General George Washington at Trenton by John Trumbull, Yale University Art Gallery.

As unheralded days that defined America go, none might have been as important as June 14 through June 18, 1775.

Why? Because on June 14 of that year, the Continental Congress created the Continental Army.

A day later, on June 15, the Congress voted unanimously to appoint George Washington to lead the Army.

On June 16, Washington addressed Congress to accept the commission, refusing the $500-a-month including expenses. Instead, he asked for reimbursement for his expenses when the impending Revolutionary War ended.

On June 17, the Continental Congress dotted the i’s and crossed the t’s of the contract.

On June 18, he wrote this in a letter to wife, Martha Washington:

George and Martha Washington
at Mount Vernon.

“It has been determined in Congress, that the whole army raised for the defense of the American cause shall be put under my care, and that it is necessary for me to proceed immediately to Boston to take upon me the command of it. You may believe me my dear Patsy, when I assure you in the most solemn manner, that, so far from seeking this appointment, I have used every endeavor in my power to avoid it.”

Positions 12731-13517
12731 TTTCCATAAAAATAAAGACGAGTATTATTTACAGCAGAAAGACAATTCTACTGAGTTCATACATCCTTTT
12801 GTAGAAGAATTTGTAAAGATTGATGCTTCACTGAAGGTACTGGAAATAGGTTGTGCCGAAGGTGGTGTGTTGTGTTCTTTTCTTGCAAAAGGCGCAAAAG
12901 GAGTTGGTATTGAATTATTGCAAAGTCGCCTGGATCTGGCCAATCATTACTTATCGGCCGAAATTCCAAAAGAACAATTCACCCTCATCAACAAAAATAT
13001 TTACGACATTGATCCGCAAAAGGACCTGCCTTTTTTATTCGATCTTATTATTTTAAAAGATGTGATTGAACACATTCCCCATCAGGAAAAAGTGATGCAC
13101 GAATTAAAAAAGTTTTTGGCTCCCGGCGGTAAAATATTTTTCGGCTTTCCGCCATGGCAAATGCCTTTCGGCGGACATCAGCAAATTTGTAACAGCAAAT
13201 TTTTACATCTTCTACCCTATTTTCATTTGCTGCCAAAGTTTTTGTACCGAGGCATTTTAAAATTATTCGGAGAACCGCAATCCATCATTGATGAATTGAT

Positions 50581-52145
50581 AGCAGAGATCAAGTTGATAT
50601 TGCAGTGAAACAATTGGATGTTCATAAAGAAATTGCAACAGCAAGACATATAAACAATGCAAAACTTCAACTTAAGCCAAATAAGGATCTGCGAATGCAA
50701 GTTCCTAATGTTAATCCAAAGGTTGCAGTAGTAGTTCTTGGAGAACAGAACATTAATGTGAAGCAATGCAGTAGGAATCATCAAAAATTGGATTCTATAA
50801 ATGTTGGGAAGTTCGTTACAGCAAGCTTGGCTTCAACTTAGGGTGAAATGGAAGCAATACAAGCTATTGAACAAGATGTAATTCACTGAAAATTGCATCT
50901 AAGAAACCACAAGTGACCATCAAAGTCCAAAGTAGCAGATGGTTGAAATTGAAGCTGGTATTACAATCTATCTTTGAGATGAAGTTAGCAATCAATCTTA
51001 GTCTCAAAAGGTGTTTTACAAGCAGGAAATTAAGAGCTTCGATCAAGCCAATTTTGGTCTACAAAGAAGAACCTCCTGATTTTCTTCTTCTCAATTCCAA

Of course, Washington did go to Boston, taking command of the Continental Army on July 3, 1775. A year later, the signing of the Declaration of Independence created the United States of America. Washington led the Continental Army to defeat the British in 1783.

At the war’s end, he submitted a handwritten and detailed list of expenses that included among other things the costs of paying blacksmiths, housekeepers, and spies, totaling $160,074 – a tad more than the $49,000 he would have received had he accepted Congress’ initial pay offer.

A look at the log, 1776.

His expenses for Independence Day – July 4, 1776 – alone? A broom, food (including lobster), and the repair of the carriage he called the “Chariot.”

The U.S. Treasury reviewed his ledger, approving every penny of it and then some: they discovered he had shorted himself by nearly a dollar.

Six years later, Washington became the first President of the United States, receiving all 69 Electoral votes – the only President in U.S. history elected with such a mandate. To view his interesting expense report, click here.

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